Your post brought back so many memories of the good times we all had at Aunt Pat and Uncle Don’s on Christmas Eve with family and friends. I remember Aunt Pat always wanting to sing Five Golden Rings. The debate of the Calling Birds vs. the Colly Birds went on for years. Peter, great piece and thanks so much for the memories!



  13. Valerie (Kyriosity)
    July 16, 2017 at 7:40 am

    The word is still in use, though the dogs are more often brown and white nowadays, Lassie being the most famous of the Collie breed.

  14. Valerie (Kyriosity)
    July 16, 2017 at 7:44 am

    Oh, and did the glasses feature “gold” or “golden” rings? I’d love to know which of those is the earlier.

  15. Peter Mace
    December 22, 2017 at 12:20 pm

    Thanks for great article. We always sing colly birds, but our story of it mixes a couple of your segments, i.e. Colliery and canary. The miners , I believe, used canaries in the mines to give warning of gas as they would have been susceptible more quickly than the men, but also would quickly become black because of the coal dust, hence the linkage to blackbirds. This is probably completely made up, but it seemed very plausible when I was a kid.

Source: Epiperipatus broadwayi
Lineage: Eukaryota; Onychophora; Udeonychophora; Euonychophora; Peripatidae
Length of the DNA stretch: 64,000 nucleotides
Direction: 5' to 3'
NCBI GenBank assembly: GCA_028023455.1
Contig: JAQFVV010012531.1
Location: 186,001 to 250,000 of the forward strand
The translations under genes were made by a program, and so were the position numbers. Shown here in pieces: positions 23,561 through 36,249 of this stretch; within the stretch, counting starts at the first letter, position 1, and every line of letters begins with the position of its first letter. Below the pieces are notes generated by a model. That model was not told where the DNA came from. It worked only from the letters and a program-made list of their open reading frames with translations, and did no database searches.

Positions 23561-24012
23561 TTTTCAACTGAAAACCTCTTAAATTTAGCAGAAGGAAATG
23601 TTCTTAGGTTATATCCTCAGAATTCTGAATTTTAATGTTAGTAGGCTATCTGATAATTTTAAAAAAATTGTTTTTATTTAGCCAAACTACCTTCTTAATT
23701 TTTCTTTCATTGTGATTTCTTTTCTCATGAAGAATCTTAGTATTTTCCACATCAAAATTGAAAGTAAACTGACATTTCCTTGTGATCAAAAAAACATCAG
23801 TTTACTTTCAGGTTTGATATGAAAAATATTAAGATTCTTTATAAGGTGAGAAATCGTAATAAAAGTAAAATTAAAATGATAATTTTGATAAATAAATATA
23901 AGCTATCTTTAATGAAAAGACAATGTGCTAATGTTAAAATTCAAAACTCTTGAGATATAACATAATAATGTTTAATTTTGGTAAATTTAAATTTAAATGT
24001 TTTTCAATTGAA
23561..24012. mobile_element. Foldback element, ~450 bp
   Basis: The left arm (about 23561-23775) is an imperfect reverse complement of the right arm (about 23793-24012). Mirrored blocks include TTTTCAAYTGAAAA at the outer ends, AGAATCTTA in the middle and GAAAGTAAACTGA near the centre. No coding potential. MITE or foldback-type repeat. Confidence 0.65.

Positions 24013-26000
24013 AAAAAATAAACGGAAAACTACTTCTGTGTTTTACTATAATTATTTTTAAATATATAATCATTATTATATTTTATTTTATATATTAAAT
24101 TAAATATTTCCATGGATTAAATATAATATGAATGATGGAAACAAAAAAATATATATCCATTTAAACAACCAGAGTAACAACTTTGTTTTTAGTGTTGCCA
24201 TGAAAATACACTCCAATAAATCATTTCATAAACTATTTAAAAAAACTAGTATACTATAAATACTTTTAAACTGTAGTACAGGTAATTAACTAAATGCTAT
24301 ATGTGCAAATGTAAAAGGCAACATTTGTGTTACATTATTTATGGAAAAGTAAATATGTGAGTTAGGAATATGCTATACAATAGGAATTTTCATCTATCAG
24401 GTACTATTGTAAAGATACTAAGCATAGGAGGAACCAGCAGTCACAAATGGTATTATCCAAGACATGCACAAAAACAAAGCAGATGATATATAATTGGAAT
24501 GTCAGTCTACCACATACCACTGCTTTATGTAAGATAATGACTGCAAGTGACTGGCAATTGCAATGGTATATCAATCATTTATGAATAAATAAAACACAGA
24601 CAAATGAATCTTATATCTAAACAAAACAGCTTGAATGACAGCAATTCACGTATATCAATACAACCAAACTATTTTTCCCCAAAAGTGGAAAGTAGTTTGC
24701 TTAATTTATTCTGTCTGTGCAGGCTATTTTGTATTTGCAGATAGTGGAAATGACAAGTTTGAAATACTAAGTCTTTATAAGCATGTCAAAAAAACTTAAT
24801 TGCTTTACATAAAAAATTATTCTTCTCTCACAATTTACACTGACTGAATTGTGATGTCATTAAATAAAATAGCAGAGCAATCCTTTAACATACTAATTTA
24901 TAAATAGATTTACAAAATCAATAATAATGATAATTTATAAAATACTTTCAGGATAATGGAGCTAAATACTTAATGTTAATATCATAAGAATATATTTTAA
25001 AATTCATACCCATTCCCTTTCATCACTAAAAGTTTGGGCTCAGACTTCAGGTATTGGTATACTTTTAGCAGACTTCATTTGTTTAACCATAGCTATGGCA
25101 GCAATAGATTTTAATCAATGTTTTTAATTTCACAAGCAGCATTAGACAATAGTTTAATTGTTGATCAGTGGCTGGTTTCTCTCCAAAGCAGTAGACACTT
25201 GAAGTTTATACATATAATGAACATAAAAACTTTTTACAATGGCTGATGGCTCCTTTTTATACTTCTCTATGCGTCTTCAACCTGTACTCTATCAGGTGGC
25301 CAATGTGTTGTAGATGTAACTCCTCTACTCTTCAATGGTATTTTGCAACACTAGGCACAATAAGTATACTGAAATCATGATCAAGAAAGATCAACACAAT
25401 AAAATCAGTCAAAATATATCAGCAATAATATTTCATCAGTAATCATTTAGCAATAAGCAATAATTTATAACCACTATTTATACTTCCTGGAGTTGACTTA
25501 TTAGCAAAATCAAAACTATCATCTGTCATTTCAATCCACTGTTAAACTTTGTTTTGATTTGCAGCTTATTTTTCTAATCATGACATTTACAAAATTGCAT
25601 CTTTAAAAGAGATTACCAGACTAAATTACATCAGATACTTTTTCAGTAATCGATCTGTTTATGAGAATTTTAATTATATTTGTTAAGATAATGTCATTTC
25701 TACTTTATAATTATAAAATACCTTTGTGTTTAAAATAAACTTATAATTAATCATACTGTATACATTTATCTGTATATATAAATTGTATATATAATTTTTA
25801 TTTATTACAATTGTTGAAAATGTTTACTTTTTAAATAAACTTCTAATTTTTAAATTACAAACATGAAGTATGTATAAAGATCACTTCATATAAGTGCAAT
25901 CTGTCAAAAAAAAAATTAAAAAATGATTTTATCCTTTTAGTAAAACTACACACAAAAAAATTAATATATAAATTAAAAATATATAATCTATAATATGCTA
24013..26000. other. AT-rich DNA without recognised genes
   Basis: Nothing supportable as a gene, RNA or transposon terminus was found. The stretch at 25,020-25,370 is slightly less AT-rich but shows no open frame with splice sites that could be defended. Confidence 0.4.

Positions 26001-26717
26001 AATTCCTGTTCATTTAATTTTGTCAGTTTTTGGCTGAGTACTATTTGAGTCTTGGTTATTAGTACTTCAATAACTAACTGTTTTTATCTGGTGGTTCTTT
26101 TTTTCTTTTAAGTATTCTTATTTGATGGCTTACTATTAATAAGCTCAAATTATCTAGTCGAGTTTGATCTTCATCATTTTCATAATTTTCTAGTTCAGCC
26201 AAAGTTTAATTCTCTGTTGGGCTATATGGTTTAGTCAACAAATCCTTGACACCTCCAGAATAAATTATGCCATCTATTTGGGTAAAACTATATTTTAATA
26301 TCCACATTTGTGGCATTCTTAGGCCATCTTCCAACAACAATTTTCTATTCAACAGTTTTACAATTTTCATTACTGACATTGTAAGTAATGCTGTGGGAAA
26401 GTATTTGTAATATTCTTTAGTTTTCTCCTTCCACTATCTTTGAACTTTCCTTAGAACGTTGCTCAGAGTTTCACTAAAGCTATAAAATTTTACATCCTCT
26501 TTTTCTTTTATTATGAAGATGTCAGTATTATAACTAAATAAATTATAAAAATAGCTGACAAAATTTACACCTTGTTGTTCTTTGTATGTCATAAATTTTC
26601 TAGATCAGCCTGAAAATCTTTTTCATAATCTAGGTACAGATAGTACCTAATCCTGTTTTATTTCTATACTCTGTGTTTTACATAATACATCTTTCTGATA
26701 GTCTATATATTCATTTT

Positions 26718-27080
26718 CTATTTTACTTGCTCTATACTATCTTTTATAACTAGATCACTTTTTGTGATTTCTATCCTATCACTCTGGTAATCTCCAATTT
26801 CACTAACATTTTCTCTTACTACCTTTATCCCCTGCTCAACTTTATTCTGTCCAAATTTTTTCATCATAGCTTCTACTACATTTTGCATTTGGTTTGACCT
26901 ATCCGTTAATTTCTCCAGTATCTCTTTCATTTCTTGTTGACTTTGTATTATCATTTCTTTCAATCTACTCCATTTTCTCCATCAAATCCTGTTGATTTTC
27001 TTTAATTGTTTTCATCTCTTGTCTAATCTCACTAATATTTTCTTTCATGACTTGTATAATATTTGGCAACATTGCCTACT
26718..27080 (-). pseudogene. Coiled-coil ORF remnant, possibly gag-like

Kind Regards

  16. Martin Stevens
    December 25, 2017 at 5:26 am

    I am joining this thread a year later on. Fascinating both to understand the colley / calling birds argument and to read Gwen’s Christmas recollections.
    I spoke of calling birds and my wife corrected me with colley birds. I am glad that my version has some validity, even though I now prefer hers.

  17. Julie
    January 1, 2018 at 11:47 am

    I am English and have always used the phrase “colly birds”. It has often been a source of debate. Thanks for the confirmation that colly birds did exist and that I am not alone. I enjoyed the other comments too, especially Gwen’s story. Thanks for sharing.

  18. Eric Post
    February 3, 2018 at 5:34 pm

    Google Peanuts comic for Dec 20, 1987 for an explanation of Four Calling Birds.